Cybersecurity in Healthcare
The healthcare industry is one of the most threatened industries facing frequent cyberattacks. On top of that, it must deal with a permeation of other cybersecurity concerns, particularly the lack of skilled IT workers. According to the Center for Cyber Safety and Education 2017 Global Information Security Workforce Study, by 2022, there will be a shortage of 1.8 million information security workers. Combining this shortage with the rapid increase of connected medical devices and telehealth services is a major concern for healthcare organizations.

The deficit of skilled IT workers also creates larger compounded issues for the healthcare industry. A lack of education surrounding the importance of cybersecurity at all levels is just one example. With an unclear understanding of network security practices, many healthcare organizations don’t hold the required skills to make informed decisions when it comes to choosing between an in-house or a third-party vendor to handle their network security and communications. And with Gartner reporting that 50 percent of network attacks in 2017 are hiding in encrypted traffic, partnering with a trusted vendor is more important than ever.

Moving Ahead in Healthcare Security
In a 2017 Global State of Information Security Survey, 55 percent of those surveyed by PwC reported that they collaborate with external partners to improve security and reduce risks. Although these numbers have increased by 12 percent since 2013, many organizations are still struggling to collaborate with a third-party vendor. As healthcare organizations continue to expand the use of telehealth services, it is becoming even more vital for the healthcare industry to collaborate with external partners, and more importantly, to choose the right ones.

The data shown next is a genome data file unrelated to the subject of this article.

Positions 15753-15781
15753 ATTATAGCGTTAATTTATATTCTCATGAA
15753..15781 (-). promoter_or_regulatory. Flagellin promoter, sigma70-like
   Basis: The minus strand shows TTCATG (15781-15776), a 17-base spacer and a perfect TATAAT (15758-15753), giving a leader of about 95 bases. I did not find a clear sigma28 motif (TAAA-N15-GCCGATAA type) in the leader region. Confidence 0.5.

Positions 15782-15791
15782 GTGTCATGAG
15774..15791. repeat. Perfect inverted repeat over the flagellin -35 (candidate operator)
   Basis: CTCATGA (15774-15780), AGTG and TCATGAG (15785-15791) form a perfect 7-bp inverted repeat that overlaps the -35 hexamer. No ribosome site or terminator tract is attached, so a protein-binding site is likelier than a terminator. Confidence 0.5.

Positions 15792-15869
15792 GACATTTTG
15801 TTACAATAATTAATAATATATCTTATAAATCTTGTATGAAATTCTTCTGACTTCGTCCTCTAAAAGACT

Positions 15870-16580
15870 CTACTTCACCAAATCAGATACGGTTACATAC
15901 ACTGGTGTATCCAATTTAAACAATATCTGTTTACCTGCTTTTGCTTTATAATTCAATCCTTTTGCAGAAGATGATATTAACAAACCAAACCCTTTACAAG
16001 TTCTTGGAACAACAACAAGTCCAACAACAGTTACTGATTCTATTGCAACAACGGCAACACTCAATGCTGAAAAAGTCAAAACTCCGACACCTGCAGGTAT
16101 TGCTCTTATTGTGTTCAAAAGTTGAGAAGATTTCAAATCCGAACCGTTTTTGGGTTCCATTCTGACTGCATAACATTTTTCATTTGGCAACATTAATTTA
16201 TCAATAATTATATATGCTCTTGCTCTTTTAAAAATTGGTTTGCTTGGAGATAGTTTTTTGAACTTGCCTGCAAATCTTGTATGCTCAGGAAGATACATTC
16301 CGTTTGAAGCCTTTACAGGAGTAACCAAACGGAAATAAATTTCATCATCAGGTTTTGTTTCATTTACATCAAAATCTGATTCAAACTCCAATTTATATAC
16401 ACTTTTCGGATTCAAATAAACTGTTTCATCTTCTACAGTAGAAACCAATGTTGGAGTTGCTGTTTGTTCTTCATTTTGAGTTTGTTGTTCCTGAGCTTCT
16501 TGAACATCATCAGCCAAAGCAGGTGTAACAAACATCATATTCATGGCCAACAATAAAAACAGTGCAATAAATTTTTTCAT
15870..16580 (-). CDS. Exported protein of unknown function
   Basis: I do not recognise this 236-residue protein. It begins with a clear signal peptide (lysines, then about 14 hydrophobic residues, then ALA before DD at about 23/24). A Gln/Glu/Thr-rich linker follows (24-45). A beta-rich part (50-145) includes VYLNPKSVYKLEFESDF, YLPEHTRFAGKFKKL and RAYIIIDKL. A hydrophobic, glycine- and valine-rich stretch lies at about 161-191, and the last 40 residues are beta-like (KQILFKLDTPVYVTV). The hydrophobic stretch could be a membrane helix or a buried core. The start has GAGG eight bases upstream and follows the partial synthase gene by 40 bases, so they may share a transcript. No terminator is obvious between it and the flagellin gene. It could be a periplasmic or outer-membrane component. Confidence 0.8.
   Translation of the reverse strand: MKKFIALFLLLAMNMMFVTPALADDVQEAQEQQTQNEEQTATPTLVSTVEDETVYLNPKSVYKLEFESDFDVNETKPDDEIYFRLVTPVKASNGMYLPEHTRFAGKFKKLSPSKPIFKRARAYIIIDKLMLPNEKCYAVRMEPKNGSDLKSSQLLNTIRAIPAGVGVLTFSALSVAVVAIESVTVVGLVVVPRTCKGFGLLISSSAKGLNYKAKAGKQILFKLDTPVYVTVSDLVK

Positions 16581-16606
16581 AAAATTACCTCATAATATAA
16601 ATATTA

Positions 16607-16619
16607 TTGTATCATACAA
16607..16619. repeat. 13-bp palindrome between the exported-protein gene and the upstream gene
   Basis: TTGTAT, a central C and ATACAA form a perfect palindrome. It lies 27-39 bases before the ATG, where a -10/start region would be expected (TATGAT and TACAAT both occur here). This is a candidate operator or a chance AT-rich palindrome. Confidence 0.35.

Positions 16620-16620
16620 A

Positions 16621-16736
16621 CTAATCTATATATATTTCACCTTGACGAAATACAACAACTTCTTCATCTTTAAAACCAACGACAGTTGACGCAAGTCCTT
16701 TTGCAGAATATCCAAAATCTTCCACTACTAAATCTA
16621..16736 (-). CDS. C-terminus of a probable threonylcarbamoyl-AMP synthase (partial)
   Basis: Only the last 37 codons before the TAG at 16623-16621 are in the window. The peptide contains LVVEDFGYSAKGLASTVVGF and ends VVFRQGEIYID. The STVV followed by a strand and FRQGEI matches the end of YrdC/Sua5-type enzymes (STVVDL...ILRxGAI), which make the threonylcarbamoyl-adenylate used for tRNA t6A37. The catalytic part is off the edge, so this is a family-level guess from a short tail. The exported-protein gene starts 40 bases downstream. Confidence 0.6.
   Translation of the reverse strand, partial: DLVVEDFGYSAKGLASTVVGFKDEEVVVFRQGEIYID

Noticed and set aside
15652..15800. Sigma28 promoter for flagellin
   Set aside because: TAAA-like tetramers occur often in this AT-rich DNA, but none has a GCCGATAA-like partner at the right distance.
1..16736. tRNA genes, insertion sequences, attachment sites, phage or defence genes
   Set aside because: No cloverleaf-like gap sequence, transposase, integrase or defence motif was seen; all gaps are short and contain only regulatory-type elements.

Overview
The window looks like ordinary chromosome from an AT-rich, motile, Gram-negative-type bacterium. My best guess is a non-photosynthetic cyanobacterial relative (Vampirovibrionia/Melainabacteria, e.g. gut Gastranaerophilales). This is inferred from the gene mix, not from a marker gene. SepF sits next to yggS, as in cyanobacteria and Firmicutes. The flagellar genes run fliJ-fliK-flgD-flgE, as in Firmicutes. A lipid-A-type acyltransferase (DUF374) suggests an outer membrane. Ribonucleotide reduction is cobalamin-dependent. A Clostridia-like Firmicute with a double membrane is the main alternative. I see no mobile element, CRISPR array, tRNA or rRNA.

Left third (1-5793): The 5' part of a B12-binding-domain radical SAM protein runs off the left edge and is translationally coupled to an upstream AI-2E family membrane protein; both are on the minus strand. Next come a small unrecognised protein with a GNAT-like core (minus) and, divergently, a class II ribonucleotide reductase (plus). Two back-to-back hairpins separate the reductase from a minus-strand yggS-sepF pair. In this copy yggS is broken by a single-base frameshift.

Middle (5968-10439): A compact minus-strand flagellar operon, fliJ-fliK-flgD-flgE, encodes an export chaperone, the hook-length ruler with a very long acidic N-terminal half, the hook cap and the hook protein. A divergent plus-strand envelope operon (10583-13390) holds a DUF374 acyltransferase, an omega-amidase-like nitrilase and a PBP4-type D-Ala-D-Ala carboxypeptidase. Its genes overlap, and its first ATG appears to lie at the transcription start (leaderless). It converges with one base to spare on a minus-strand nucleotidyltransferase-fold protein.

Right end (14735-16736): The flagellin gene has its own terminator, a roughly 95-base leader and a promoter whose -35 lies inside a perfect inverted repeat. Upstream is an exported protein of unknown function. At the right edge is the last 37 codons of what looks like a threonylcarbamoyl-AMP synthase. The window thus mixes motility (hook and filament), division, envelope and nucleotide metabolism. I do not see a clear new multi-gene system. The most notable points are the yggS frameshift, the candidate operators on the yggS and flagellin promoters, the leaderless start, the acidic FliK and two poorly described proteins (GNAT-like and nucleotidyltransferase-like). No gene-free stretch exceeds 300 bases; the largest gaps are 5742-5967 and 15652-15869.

With so many vendors claiming compliance and encryption, healthcare organizations must be mindful of third-party risk management to keep protected health information (PHI) secure from cyberattacks. Simply put, external partners collaborating with healthcare faculties must hold the same security standard as the healthcare industry, including regulations such as HIPAA-compliance.

Another cybersecurity threat putting all healthcare organizations at risk is the recent permeation of Internet of Things (IoT) devices (especially those that are filled with PHI). By 2020, the National Center for Biotechnology Information predicts that 40 percent of IoT technology will be health-related and make up the largest portion of a $117 billion market. With this dramatic increase in IoT devices and telehealth services, many healthcare networks will struggle to support the sheer number of access points required for such an increase without the proper support of a secure network.

Cybersecurity has rapidly become a driving force in all industries. As the healthcare industry continues implementing innovative services, namely telehealth, the state of cybersecurity will significantly impact the future of the industry.

Photo: mattjeacock, Getty Images